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Feedback Enhances Feedforward Figure-Ground Segmentation by Changing Firing Mode

  • Hans Supèr ,

    hans.super@icrea.es

    Affiliations: Institute for Brain, Cognition and Behavior (IR3C), Barcelona, Spain, Dept Basic Psychology, Faculty of Psychology, University of Barcelona, Barcelona, Spain, Catalan Institution for Research and Advanced Studies (ICREA), Barcelona, Spain

  • August Romeo

    Affiliation: Dept Basic Psychology, Faculty of Psychology, University of Barcelona, Barcelona, Spain

Feedback Enhances Feedforward Figure-Ground Segmentation by Changing Firing Mode

  • Hans Supèr, 
  • August Romeo
PLOS
x
  • Published: June 28, 2011
  • DOI: 10.1371/journal.pone.0021641

Abstract

In the visual cortex, feedback projections are conjectured to be crucial in figure-ground segregation. However, the precise function of feedback herein is unclear. Here we tested a hypothetical model of reentrant feedback. We used a previous developed 2-layered feedforwardspiking network that is able to segregate figure from ground and included feedback connections. Our computer model data show that without feedback, neurons respond with regular low-frequency (~9 Hz) bursting to a figure-ground stimulus. After including feedback the firing pattern changed into a regular (tonic) spiking pattern. In this state, we found an extra enhancement of figure responses and a further suppression of background responses resulting in a stronger figure-ground signal. Such push-pull effect was confirmed by comparing the figure-ground responses withthe responses to a homogenous texture. We propose that feedback controlsfigure-ground segregation by influencing the neural firing patterns of feedforward projecting neurons.

Introduction

Figure-ground segmentation refers to the assignment of visual elements to either objects or background and is a primary step in visual perception. In the brain, visual features are detected by neurons by means of their feedforward defined classical receptive field whereas contextual influences beyond the classical receptive field have been interpreted as the neural substrate of figure-ground segmentation. In the primary visual cortex (V1), cortical feedback projections covering large parts transmit extra-classical receptive field information [1] and are considered to be critical for figure-ground segmentation. This assumption is reflected in many theoretical [e.g. 2,3] and computational models that explain figure-ground segregation by recurrent processing through horizontal and/or feedback connections [4][19].

However the exact role of feedback in figure-ground segregation is not clear. For instance has feedbacka decisive role in the occurrence of figure-ground activity or more modulatory role incontrolling the strength of the figure-ground signal? Consistent with the former role, visual context presumably transmitted by feedback may activate non-stimulated regions of V1 [20], and in agreement with TMS experiments [e.g. 21,22; see also 23], patient studies demonstrate that V1 alone is not sufficient for simple figure-ground segregation[24]suggesting that feedback is required. Yet other arguments are inconsistent with a leading role of feedback projections in producing contextual effects and figure-ground segmentation. Inactivation of V2, which is the main contributor of feedback to the primary visual cortex, has no effect on centre-surround interactions of V1 neurons [25].A lesion study provides further evidence showing that after removing most of the feedback (including V3, V4, MT, MST, but not V2) to V1detection of textured figure-ground stimuli presented in the lesioned field was not affected [26]. This means that figure-ground segmentation occursin parts of the cortex that donot receive feedback.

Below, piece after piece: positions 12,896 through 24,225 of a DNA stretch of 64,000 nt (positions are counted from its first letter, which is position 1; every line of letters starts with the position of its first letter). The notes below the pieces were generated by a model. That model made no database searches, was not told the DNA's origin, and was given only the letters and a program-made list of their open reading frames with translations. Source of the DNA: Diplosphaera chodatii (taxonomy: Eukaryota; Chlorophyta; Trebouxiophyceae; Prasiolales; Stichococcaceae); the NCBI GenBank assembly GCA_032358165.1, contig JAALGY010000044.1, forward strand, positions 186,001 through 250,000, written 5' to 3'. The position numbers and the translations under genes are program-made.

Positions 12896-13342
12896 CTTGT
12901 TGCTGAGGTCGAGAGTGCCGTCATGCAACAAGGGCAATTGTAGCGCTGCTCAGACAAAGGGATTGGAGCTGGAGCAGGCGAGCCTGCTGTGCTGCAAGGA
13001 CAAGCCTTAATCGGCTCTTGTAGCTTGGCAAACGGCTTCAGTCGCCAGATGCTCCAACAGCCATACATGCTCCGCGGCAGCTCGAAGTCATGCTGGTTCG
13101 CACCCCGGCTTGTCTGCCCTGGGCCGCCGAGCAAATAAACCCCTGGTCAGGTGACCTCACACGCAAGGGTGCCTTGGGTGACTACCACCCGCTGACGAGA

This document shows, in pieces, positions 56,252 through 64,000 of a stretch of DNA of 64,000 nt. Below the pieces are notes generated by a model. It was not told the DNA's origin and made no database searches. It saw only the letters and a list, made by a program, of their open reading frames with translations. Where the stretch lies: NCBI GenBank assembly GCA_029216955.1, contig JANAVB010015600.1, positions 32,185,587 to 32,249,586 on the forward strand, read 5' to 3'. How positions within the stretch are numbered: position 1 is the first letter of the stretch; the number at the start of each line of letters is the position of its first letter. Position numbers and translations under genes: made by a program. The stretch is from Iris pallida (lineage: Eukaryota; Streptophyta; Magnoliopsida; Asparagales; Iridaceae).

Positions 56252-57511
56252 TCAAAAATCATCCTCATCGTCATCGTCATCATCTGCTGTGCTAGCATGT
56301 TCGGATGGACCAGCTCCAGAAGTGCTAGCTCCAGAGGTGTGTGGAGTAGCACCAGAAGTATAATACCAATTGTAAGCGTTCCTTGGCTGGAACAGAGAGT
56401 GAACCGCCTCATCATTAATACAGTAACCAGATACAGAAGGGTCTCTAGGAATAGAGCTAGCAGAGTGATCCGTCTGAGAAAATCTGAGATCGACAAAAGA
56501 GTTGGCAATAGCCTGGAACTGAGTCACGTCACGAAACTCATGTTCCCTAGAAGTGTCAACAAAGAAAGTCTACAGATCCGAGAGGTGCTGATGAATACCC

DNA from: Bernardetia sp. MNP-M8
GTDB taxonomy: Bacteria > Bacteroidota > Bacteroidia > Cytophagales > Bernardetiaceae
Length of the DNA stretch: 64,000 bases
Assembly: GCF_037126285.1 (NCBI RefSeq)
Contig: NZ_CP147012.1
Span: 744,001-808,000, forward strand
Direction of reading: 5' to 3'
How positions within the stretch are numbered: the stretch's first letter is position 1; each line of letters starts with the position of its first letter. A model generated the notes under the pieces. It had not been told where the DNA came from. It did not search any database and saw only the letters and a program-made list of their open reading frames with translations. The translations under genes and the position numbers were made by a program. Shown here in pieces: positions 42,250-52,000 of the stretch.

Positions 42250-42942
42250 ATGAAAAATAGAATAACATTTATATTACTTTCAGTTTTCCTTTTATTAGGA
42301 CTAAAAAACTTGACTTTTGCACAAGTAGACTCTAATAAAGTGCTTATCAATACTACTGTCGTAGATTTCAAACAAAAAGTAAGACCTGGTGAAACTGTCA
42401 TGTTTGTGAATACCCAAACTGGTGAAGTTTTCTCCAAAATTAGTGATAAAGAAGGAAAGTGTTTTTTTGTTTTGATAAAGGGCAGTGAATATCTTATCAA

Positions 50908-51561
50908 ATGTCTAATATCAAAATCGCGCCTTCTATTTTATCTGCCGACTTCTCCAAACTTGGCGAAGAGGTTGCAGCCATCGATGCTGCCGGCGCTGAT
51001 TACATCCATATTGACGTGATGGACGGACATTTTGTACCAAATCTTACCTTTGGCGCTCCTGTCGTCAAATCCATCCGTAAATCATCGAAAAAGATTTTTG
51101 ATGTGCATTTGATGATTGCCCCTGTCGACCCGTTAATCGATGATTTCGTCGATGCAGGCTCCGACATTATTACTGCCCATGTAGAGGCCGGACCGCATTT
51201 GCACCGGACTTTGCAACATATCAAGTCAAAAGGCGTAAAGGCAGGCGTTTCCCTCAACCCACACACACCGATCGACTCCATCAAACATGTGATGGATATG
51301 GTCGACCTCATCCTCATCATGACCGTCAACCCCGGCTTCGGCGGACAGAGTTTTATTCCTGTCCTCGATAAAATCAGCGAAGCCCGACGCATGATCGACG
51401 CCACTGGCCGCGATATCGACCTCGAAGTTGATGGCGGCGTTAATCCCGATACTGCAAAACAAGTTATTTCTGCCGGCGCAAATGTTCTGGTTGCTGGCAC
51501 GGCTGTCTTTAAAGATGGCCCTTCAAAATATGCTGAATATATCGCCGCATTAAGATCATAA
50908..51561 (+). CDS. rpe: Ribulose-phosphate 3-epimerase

Recently using computer modeling, we have demonstrated that figure–ground segregation can be achieved in a purely feedforward way [27][28]. In other studies we showed that thestrength of figure-ground modulation to a particular stimulus is not fixed but depends on the state of V1 neurons [29][31]. Cortical state that is characterized by the way neurons fire, i.e. burst versus tonic firing, controls the transmission of feedforward information [32], [33]. Thisdifferential gating of feedforward information involves inhibition by feedback projections [32][35].Taking these findings together, we therefore speculate that a possible role for feedback is to control the strength of the figure-ground signal by influencing the cortical state.